I Am Grateful for the Narcissists in My Life
Narcissistic personality disorder is a mental disorder in which people have an inflated sense of their own importance, a deep need for admiration and a lack of empathy for others. But behind this mask of ultra-confidence lies a fragile self-esteem that’s vulnerable to the slightest criticism. ~Mayo Clinic
To help understand how I can possibly have gratitude for some of the worst times in my life dealing with narcissistic people, let’s begin by introducing you to the way I have taught myself to think differently and what I use as the foundation for my conclusions about things that happen in life.
I question everything!
I do this with the goal of finding new and different answers that will bring more peace and less stress to my relationships. With that as my intention, I frame every terrible awful frustrating hurtful crazy thing that happens in my world through the lens of No Judgment. Just Love.® This doesn’t mean I don’t judge, of course I do! Making judgments about other people’s behavior is normal; especially those who are arrogant and act like they know it all. The judgments you make are not the problem. It’s what you do after the judgment that keeps you stuck in a narcissist’s clutches or shows you a way out.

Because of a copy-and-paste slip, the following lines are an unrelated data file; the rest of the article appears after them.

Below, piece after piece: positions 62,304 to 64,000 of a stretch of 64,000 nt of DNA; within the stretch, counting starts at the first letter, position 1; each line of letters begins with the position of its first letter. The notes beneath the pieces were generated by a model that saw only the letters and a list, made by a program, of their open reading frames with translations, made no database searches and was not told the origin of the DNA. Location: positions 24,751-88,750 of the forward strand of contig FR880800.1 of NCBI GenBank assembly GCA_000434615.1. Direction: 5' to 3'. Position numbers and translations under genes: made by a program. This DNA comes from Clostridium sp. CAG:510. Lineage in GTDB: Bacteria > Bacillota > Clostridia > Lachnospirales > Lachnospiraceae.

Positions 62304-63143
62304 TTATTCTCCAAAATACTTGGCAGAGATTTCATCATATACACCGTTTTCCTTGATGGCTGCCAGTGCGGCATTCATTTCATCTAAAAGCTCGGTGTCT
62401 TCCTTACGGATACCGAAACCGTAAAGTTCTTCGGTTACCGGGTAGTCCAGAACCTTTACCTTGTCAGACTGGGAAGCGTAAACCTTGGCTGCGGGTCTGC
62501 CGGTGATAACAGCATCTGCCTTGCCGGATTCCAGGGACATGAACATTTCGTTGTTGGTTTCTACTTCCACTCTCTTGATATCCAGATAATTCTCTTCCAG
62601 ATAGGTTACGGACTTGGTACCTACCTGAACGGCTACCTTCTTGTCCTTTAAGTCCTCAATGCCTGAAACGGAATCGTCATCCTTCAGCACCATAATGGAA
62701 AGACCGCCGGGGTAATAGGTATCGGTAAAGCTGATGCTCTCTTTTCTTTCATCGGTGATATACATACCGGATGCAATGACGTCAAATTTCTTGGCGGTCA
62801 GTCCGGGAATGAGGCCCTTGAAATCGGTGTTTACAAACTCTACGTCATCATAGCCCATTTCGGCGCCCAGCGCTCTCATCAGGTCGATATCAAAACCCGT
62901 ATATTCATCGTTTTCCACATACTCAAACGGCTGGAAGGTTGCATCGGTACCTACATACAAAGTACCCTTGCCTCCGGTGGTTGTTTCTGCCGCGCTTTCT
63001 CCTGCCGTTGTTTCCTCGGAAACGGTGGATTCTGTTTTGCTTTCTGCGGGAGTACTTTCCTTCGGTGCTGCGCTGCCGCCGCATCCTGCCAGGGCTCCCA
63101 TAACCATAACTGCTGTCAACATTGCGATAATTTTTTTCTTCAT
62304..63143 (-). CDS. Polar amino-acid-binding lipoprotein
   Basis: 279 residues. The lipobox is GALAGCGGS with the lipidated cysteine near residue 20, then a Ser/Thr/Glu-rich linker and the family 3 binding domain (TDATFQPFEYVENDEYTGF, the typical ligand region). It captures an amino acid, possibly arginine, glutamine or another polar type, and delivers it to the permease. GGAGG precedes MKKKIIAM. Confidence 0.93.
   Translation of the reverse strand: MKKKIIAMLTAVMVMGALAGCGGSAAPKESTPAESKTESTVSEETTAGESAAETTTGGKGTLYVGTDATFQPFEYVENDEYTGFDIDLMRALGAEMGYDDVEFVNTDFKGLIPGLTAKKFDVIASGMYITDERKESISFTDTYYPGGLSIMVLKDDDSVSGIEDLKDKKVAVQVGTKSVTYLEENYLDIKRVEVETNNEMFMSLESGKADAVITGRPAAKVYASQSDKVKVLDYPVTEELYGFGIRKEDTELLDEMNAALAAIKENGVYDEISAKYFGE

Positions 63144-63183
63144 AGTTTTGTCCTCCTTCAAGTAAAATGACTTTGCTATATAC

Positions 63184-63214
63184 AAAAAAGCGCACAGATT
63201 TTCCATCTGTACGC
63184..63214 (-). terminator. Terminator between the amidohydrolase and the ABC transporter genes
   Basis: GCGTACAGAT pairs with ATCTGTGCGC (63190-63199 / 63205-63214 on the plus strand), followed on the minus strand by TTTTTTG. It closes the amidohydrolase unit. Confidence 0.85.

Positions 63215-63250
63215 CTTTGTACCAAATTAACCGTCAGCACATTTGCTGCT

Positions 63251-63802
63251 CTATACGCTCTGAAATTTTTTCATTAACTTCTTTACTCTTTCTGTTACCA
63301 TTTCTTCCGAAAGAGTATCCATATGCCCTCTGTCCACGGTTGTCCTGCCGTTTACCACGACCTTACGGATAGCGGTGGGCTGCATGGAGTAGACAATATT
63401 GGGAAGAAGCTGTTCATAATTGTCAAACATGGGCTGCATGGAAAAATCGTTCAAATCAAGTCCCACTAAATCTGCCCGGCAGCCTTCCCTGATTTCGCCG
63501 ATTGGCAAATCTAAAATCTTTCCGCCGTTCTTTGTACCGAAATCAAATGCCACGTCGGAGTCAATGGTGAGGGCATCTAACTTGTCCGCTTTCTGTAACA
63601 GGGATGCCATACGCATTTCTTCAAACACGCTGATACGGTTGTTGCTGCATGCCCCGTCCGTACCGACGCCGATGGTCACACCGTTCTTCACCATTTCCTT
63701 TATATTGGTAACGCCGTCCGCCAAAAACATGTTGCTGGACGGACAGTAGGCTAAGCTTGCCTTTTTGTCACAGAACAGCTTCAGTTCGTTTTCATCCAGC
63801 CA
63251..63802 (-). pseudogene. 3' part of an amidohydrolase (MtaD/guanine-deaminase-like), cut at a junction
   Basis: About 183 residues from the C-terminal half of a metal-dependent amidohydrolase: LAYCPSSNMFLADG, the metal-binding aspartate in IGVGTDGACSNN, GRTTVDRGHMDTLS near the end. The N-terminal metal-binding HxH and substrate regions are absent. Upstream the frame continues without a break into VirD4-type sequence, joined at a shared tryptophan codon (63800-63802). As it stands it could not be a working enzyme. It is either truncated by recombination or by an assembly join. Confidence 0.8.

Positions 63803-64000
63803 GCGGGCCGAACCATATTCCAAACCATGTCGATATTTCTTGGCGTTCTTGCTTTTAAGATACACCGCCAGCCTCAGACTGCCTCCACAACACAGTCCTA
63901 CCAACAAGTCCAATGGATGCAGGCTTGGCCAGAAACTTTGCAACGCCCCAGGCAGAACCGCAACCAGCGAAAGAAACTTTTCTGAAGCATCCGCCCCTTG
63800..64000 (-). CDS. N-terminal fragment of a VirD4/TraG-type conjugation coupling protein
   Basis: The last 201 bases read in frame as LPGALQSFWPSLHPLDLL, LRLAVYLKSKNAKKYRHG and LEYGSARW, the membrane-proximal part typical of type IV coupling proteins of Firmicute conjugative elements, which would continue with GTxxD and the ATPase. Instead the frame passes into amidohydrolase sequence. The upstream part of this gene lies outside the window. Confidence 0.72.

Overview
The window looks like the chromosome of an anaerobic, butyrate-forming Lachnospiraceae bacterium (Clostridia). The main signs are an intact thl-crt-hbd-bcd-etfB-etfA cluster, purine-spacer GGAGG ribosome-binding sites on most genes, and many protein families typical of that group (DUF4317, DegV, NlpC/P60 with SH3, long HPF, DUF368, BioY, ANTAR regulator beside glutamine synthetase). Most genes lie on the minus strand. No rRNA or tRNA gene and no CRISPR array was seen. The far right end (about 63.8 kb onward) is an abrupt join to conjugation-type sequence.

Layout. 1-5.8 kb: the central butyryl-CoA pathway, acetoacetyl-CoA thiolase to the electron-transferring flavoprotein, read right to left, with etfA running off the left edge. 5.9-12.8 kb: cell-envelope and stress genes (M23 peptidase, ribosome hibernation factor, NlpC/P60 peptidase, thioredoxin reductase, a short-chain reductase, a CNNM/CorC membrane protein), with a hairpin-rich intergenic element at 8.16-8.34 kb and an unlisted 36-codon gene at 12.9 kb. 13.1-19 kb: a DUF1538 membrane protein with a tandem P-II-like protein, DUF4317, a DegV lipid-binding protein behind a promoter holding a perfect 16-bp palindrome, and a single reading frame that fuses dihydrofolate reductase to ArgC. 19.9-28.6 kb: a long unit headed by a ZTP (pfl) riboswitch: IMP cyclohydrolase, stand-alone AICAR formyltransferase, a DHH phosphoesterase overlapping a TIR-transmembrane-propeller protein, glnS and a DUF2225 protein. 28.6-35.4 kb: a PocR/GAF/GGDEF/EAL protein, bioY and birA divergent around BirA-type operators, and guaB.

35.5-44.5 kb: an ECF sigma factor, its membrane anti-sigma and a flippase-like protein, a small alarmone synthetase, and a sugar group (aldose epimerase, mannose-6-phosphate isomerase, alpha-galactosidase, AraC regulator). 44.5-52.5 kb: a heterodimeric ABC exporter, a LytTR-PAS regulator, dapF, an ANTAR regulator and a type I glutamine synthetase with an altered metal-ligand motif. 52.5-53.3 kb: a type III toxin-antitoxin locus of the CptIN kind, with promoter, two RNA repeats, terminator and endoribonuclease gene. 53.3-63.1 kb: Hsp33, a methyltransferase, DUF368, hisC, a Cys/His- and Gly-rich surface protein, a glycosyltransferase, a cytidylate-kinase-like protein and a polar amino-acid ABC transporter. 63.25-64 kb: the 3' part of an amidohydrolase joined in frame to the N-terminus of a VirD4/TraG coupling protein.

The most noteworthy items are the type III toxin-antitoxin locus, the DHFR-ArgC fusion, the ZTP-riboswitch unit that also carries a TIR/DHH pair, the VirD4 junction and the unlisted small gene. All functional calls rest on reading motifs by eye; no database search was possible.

In my efforts to set myself free from continuing to do battle with someone whose main goal in life was to be right, prove me wrong and win conversations at all costs, I began with a truth that was hard to face – the only person’s behavior I have complete control over is mine. Yep, the more I corrected them, disagreed with them or flat out told them they were wrong, the intensity of the conflict rose to unimaginable heights and left me drained, befuddled and worst of all feeling helpless. I even had physical reactions to the stress overload each time I had to interact with them. It became so twisted I thought something was wrong with me. Well, there was nothing wrong with me, but if I were truthful, there were some things I could take control of that would change the dynamics of this dysfunctional relationship.
“True self-love is the opposite of narcissism, where one can’t take their eyes off themselves and feels superior to another. Self-love is wholeness. It allows one to say, I am perfect just the way I am and so are you.” ~Colleen Laukka
With No Judgment Just Love as my guide for dealing with narcissistic behavior before, during and after divorce, I chose to see both of us with new eyes.
Change your “Why”
As tempting as it is to want to get even with that uncooperative former spouse for all the pain they caused, that reason will keep the battles going and feed directly into the narcissist’s wheelhouse. Consider this instead, both of you are “forever parents” to your children. Children will thrive as adults and everyone benefits when parents stop fighting and start working together, respecting each other’s unique strengths and talents as parents. Make that your new “Why.”
* I AM grateful for new reasons to work effectively as co-parents.
Honor Your Feelings